energy Program

Hydraulic Fracturing - Key Resources and Reports

Caption U.S. Geological Survey/Photo by Bill Cunningham

A drill rig at a drill pad in the Fayetteville Shale gas play. The drill rig is used to drill the vertical and directional wells prior to the hydraulic fracturing process.

The widespread use of high-volume, slick-water horizontal hydraulic fracturing (fracking) is a relatively new technological process for oil and gas extraction. More research and long-term assessment is needed to more fully understand the potential impacts that could occur from the multiple steps involved in the entire oil and gas extraction life cycle, of which fracking is one prominent step. This list of resources is not intended to be exhaustive and will be updated on occasion.

Background Information and Reports

The U.S. Environmental Protection Agency's (EPA) "Assessment of the Potential Impacts of Hydraulic Fracturing for Oil and Gas on Drinking Water Resources" (2015 ) is the most comprehensive study to date on fracking. While the EPA claimed that fracking does not necessarily lead to "widespread, systemic" drinking water pollution, they did for the first time confirm that groundwater has been polluted at points along the fracking "water cycle." The report also includes a major caveat that "[t]here is a high degree of uncertainty about whether the relatively few instances of impacts noted in this report are the result of a rarity of effects or a lack of data" (p. 10-17). Go here for EPA's Hydraulic Fracturing page.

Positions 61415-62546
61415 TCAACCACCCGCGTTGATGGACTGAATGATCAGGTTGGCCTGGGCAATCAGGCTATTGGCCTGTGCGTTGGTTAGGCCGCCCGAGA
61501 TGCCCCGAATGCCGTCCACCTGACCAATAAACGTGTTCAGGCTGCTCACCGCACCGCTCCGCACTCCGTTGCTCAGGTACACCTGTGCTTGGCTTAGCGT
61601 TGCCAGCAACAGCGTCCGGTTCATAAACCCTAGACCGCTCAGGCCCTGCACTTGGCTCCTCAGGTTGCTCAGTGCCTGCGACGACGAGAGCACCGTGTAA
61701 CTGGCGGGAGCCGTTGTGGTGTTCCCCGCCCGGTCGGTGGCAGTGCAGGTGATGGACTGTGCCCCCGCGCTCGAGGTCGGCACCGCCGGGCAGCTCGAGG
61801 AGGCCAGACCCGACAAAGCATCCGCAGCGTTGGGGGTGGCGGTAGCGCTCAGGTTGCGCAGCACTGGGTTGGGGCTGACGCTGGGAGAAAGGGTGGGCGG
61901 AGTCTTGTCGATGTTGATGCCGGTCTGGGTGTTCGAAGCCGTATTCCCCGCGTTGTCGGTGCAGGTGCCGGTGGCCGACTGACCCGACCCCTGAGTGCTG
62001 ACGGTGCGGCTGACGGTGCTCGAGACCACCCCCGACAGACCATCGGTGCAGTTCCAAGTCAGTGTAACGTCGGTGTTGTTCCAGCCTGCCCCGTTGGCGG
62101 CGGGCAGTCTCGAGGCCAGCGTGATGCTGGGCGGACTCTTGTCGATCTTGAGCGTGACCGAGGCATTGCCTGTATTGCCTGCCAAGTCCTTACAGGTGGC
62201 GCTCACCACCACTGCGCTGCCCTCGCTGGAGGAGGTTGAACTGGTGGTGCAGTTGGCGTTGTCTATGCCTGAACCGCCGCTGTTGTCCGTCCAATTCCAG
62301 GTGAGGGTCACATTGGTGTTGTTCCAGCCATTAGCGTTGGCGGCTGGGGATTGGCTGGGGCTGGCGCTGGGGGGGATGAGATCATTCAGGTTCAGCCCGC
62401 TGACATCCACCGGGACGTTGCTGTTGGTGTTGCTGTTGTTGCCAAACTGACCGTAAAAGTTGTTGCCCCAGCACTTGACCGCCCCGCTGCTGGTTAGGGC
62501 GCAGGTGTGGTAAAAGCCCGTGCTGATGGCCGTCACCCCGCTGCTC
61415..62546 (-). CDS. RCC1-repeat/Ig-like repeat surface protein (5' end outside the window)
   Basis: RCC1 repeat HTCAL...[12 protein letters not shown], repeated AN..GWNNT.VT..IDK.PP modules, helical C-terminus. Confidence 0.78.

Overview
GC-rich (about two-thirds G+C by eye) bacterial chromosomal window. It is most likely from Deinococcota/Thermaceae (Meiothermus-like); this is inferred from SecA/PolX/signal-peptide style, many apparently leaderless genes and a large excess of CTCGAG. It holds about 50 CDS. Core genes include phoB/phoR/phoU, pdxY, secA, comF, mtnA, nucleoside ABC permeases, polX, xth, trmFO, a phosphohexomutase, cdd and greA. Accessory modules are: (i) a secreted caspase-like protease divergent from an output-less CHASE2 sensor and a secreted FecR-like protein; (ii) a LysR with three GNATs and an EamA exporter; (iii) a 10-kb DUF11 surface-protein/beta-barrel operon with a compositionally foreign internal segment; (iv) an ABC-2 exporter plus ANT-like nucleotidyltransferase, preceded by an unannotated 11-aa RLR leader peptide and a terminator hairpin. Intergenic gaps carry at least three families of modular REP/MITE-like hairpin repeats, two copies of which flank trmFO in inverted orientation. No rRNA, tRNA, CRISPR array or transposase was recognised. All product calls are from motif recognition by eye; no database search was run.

Cornell University's New York State Water Resources Institute has compiled a "Hydraulic Fracturing and Horizontal Gas Well Drilling Reference List" containing numerous primary and authoritative resources on many aspects of the fracking process. Additionally, here is the World Resource Institute's Groundwater and Shale Gas Development report and related material.

Robert Howarth, Cornell University Professor of Ecology and Environmental Biology, et al. produced the provocative "Methane and the greenhouse-gas footprint of natural gas from shale formations" that estimates the high leakage rate of natural gas and its principle component, the potent greenhouse gas, methane, from shale-gas wells.

Duke University's Stephen Osborn et al., released a study entitled, "Methane contamination of drinking water accompanying gas-well drilling and hydraulic fracturing," based on sampling, which establishes an increased likelihood of methane contamination in shallow drinking water wells based on proximity to natural gas wells with a possible connection between deep-level brines and shallow aquifers, although neither deep saline brine nor fracking fluid were detected. The 2011 study has been bolstered by a 2013 follow-up Duke study.